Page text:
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Student Life

COVID on Campus — Late Fall Update

Ianni Le


As we settle into a reality of booster shots, continuously updated mask mandates and tracking the Delta variant, our college students continue to work hard to make the best of an unconventional higher education experience.

Campus Experiences Have Varied This Fall

When it comes to COVID-19 protocols, there are big differences among campuses. While many students have seen campus life return to something close to pre-pandemic normalcy, others are grappling with what they feel are overbearing COVID rules and restrictions.

Earlier this fall, Amherst College students pushed back hard against the school’s COVID-19 regulations, which included restricting student travel off campus, outdoor mask mandates and more in response to the Delta variant. Students expressed their frustrations after a year of remote learning and strict COVID-19 rules, desperate for a return to a more normal campus experience. The college has since eased up on certain restrictions and the students remain hopeful for a more typical college experience as the academic year goes on.

Many universities have scrambled to enforce vaccine mandates for faculty and staff as well as students, while others are dealing with vaccine mandate backlash. Some states have banned employers (including public universities) from enforcing vaccine mandates. These orders include K–12 and higher ed school systems, making it difficult for institutions to ensure that the majority of their student body and faculty are vaccinated.

Some schools have also had to shift to remote learning for short periods of time after significant outbreaks to help minimize the spread. The University of Dallas hit pause on all in-person instruction for a few weeks in September to mitigate a surge in COVID cases, in part due to a severe case where a student was sent to the emergency room and the fact that the university’s isolation rooms were completely full. The quick remote learning break helped the university get a handle on the situation before returning to in-person classes. 

Harvard Business School also moved a portion of their MBA program online for a week earlier this fall in response to a sudden rise in infections. Harvard has since increased the frequency of COVID testing and asked students to significantly limit group interactions and travel.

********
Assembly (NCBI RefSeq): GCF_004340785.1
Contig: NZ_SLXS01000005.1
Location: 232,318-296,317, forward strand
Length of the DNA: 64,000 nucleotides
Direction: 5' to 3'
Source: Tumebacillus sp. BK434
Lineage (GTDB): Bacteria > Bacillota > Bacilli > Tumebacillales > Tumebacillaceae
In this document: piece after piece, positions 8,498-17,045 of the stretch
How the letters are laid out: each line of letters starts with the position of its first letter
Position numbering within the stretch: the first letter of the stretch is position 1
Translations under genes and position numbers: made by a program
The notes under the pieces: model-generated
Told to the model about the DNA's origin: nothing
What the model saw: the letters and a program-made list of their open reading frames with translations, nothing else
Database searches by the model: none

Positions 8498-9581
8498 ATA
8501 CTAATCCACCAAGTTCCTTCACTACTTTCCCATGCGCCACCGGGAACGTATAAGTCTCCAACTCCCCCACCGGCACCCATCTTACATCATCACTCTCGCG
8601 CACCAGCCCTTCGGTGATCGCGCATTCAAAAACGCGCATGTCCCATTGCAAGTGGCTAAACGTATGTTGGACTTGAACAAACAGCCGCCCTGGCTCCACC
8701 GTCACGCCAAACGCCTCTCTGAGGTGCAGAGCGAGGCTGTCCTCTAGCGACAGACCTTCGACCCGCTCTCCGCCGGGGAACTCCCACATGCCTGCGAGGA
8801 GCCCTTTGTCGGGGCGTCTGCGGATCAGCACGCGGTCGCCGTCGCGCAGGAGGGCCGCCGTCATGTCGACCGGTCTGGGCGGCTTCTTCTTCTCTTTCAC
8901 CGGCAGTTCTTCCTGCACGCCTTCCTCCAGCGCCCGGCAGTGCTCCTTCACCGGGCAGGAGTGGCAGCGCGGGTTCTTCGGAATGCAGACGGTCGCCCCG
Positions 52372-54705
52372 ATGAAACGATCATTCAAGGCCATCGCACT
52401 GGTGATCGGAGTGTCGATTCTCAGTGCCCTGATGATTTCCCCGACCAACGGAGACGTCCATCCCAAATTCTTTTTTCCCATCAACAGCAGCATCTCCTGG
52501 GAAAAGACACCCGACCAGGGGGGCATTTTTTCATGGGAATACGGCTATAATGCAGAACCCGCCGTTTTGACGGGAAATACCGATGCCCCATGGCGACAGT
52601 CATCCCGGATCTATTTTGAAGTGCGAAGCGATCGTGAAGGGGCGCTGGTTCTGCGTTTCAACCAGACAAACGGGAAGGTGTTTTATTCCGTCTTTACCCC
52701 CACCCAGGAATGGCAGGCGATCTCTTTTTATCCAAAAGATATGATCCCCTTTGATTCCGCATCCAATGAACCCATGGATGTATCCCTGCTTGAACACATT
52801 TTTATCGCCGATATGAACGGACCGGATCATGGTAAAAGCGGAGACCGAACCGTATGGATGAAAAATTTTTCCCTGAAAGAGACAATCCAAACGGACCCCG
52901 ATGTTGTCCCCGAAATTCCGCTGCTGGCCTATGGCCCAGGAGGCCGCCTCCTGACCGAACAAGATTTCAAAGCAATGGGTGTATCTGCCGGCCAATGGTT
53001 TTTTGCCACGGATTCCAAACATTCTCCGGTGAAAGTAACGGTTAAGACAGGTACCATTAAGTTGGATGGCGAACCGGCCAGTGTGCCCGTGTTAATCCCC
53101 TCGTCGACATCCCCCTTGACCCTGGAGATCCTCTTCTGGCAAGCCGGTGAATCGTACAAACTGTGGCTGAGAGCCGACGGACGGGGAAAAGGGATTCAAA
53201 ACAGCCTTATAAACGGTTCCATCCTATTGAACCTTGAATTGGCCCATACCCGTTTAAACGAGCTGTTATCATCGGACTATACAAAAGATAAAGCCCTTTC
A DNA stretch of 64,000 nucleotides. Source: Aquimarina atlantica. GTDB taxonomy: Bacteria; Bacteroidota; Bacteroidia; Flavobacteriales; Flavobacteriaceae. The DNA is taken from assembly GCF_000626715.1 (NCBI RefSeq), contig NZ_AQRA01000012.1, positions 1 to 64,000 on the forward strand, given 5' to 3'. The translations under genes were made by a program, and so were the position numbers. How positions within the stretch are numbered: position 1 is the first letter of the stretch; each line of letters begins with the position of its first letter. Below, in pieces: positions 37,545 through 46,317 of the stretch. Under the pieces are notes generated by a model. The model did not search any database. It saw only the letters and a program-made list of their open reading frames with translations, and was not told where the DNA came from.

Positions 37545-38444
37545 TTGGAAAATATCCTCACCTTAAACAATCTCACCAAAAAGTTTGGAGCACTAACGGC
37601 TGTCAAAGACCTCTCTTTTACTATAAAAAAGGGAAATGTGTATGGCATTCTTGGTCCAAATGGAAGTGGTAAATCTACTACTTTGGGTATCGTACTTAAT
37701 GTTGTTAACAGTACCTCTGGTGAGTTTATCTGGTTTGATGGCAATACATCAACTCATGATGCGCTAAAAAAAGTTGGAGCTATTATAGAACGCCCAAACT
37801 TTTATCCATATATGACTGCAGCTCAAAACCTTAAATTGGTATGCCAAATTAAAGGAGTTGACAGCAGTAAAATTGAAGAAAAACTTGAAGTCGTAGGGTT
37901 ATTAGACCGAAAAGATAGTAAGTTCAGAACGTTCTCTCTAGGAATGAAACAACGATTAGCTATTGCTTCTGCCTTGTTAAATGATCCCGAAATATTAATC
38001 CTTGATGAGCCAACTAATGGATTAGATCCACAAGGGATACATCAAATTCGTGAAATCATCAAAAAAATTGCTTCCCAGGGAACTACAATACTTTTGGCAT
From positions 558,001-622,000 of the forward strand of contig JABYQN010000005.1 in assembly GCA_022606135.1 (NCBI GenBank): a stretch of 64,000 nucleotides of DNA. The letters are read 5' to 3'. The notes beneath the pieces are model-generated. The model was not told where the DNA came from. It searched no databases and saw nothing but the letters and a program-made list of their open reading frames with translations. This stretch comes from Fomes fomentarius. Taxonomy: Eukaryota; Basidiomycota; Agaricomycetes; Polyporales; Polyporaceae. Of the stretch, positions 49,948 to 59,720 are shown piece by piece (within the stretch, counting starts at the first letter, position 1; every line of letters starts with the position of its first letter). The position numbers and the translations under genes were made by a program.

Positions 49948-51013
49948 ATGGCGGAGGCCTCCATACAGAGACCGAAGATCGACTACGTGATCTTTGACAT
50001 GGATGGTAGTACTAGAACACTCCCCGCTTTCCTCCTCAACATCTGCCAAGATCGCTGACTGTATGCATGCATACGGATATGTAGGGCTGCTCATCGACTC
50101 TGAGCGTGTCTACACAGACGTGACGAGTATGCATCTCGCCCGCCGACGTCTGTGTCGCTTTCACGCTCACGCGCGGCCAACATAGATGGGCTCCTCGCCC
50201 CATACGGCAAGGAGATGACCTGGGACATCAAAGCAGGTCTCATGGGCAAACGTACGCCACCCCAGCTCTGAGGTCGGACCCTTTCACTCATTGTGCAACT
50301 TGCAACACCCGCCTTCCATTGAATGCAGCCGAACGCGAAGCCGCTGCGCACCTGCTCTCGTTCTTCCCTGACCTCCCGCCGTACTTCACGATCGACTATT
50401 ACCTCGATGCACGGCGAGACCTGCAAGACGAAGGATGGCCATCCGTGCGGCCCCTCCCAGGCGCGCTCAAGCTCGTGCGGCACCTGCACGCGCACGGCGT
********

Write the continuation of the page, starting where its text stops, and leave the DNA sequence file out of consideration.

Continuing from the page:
Find a state-by-state breakdown of colleges that have instituted vaccine mandates for the 2021–2022 academic year here >

How Can I Help My Student?

Though campus life is still impacted by COVID-19, the good news is that the U.S. has a stronger grip on the situation than this time last year. College students are learning to be flexible, resilient, responsive to the needs of their communities and proactive about their own health.

Even when there isn't a pandemic, late fall can be stressful for college students. Here are some ways to support your student from now until winter break:

  • Make sure they have supplies on hand in case of illness (over-the-counter medications, non-perishable food).
  • Encourage preventative health measures like a seasonal flu shot. Talk about the importance of sleep!
  • Be prepared to listen a lot when they're home for Thanksgiving break, especially if they're frustrated or disappointed by their academic or social experience this fall. It's common this time of year for students (especially first years) to talk about wanting to transfer.
  • Be ready with support and advice for finishing the semester strong.
  • Stay up to date with news from the college or university by signing up for alerts and newsletters; check the website regularly.
  • A care package is always a good idea!

Get our tips for safe holiday travel during COVID-19 here >

Ianni Le is a freelance writer and content creator. She attended the University of Colorado at Boulder, graduating with a degree in Media Design and English Literature. Ianni grew up in Shanghai, China and enjoys her dogs, books and food equally.

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